In addition the system is extremely extensible. Visual WebGui's SDK enables extending the framework by adding additional controls, changing themes/flavors (skins), creating composite controls based on base controls and creating gateway components. Since ultimately Visual WebGui is an extension to the app servers context (in the case of .Net an extention to IIS/ it can interoperate with client side and server side legacy code. This means that Visual WebGui UIs can host and interoperate with existing HTML/Javascript client only controls or with embedded DOM objects such as Applets and ActiveX controls. Similarly existing web applications can interoperate with WebGui components/forms/windows since they are in essence URLs like any other sharing the same application and session context.

ASP .NET Dynamic Data Video tutorial by Bill Burrows

This tutorial covers an overview to ASP.NET Dynamic Data features. Dynamic Data is new to the .NET Framework 3.5 (SP1) and provides a way to easily creature, modify, and maintain a data driven website. Microsoft describes Dynamic Data as: "ASP.NET Dynamic Data provides a framework that enables you to quickly build a functional data-driven application, based on a LINQ to SQL or Entity Framework data model. It also adds great flexibility and functionality to the DetailsView, FormView, GridView, and ListView controls in the form of smart validation and the ability to easily change the display of these controls using templates." This tutorial covers the creation of a Dynamic Data site using Visual Web Developer Express 3.5 (SP1). It then talks about the conceptual ideas underlying the technology. Dynamic Data sites are highly customizable so the tutorial covers several ways to perform customization. Finally, the tutorial introduces the Dynamic Data Wizard, a project under development, that make customization easy via a "wizard" approach.

Reference URL: ASP .NET Dynamic Data by Bill Burrows

kick it on

Wednesday, October 15, 2008

Upload T-SQL and execute at your hosting provider using an ASP.NET page

With this approach, you can use the Database Publishing Wizard to generate a T-SQL file from your local database. Then, you can upload the script to your hosting provider, and use the sample ASP.NET page provided to execute the code below.

This approach is useful in the following circumstances:

    * Your hosting provider has not deployed the Database Publishing Services, enabling simple publishing of your SQL Server database
    * Your hosting provider does not have a T-SQL script execution window or the T-SQL script generated by the Database Publishing Wizard is too large to paste into the T-SQL script execution window

Here is the code, just copy it then paste to your RunSQL.aspx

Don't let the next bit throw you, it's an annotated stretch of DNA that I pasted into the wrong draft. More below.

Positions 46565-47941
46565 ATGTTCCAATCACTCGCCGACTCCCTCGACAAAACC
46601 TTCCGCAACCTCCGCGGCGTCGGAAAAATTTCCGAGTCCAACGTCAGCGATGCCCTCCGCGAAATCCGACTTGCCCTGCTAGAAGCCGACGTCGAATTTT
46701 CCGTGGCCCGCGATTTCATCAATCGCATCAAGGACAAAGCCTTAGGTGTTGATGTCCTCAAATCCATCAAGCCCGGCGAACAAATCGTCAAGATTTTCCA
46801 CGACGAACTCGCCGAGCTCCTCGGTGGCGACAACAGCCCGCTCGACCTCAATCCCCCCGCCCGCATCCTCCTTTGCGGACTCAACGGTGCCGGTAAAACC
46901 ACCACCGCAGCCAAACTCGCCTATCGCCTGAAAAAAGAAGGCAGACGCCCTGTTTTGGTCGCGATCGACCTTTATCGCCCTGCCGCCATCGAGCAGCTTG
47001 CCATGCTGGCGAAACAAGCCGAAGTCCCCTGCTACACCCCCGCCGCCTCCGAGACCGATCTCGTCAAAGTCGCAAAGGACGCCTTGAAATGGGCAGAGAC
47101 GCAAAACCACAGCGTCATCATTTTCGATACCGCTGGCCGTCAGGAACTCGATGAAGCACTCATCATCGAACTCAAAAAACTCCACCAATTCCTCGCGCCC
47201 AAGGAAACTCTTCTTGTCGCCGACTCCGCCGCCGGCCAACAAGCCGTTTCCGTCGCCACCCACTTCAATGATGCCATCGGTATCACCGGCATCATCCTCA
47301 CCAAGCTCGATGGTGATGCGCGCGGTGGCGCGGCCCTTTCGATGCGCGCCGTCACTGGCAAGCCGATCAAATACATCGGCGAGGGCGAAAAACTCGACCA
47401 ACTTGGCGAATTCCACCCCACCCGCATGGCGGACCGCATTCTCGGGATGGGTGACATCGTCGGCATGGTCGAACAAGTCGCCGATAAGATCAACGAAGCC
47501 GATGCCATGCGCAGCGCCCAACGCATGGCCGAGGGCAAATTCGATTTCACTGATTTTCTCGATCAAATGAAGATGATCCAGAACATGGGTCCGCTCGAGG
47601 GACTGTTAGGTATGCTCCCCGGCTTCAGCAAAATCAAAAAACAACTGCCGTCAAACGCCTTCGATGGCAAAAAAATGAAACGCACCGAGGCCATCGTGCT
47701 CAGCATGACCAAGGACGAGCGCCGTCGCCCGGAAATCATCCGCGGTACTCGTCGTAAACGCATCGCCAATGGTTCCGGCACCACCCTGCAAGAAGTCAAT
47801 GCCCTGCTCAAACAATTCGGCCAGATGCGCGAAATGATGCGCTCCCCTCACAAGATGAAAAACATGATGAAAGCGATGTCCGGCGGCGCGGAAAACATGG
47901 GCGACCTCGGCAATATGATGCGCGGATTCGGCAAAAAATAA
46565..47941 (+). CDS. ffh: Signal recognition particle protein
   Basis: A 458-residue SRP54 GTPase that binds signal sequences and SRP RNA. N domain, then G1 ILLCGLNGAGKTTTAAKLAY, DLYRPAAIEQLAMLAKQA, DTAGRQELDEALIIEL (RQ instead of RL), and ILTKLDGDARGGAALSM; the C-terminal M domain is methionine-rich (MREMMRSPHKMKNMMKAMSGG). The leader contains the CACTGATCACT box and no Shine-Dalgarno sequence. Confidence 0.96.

// Sample code for executing a T-SQL file using an ASP.NET page
// Copyright (C) Microsoft Corporation, 2007. All rights reserved.

// Written as a sample with use in conjuction with the SQL Server Database Publishing Wizard
// For more information visit

// **************************************************************************
// Note: Please ensure that you delete this page once your database has been published to the remote server
// **************************************************************************


<%@ Page Language="C#" AutoEventWireup="true" %>
<%@ Import Namespace="System.Data" %>
<%@ Import Namespace="System.Data.SqlClient" %>
<%@ Import Namespace="System.IO" %>
<%@ Import Namespace="System.Net" %>

// **************************************************************************
// Update these variables here
// **************************************************************************

// Url of the T-SQL file you want to run
string fileUrl = @"http://<<YourDomainName>>/<<YourFileName>>.sql";

// Connection string to the server you want to execute against
string connectionString = @"<<Your Connection String>>";

// Timeout of batches (in seconds)
int timeout = 600;


<!DOCTYPE html PUBLIC "-//W3C//DTD XHTML 1.0 Transitional//EN" "">

<html xmlns="" >
<head runat="server">
<title>Executing T-SQL</title>
<form id="form1" runat="server">

SqlConnection conn = null;
this.Response.Write(String.Format("Opening url {0}<BR>", fileUrl));

// read file
WebRequest request = WebRequest.Create(fileUrl);
using (StreamReader sr = new StreamReader(request.GetResponse().GetResponseStream()))
this.Response.Write("Connecting to SQL Server database...<BR>");

// Create new connection to database
conn = new SqlConnection(connectionString);


while (!sr.EndOfStream)
StringBuilder sb = new StringBuilder();
SqlCommand cmd = conn.CreateCommand();

while (!sr.EndOfStream)
string s = sr.ReadLine();
if (s != null && s.ToUpper().Trim().Equals("GO"))


// Execute T-SQL against the target database
cmd.CommandText = sb.ToString();
cmd.CommandTimeout = timeout;


this.Response.Write("T-SQL file executed successfully");
catch (Exception ex)
this.Response.Write(String.Format("An error occured: {0}", ex.ToString()));
// Close out the connection
if (conn != null)
catch (Exception e)
this.Response.Write(String.Format(@"Could not close the connection. Error was {0}", e.ToString()));


Below are the instructions to use this approach:

   1. Run the Database Publishing Wizard to generate a T-SQL script file for your local database
   2. Using FTP (or another approach if applicable), upload this T-SQL file to your hosting account
   3. Download the sample ASP.NET page by clicking on this link: RunSQL.aspx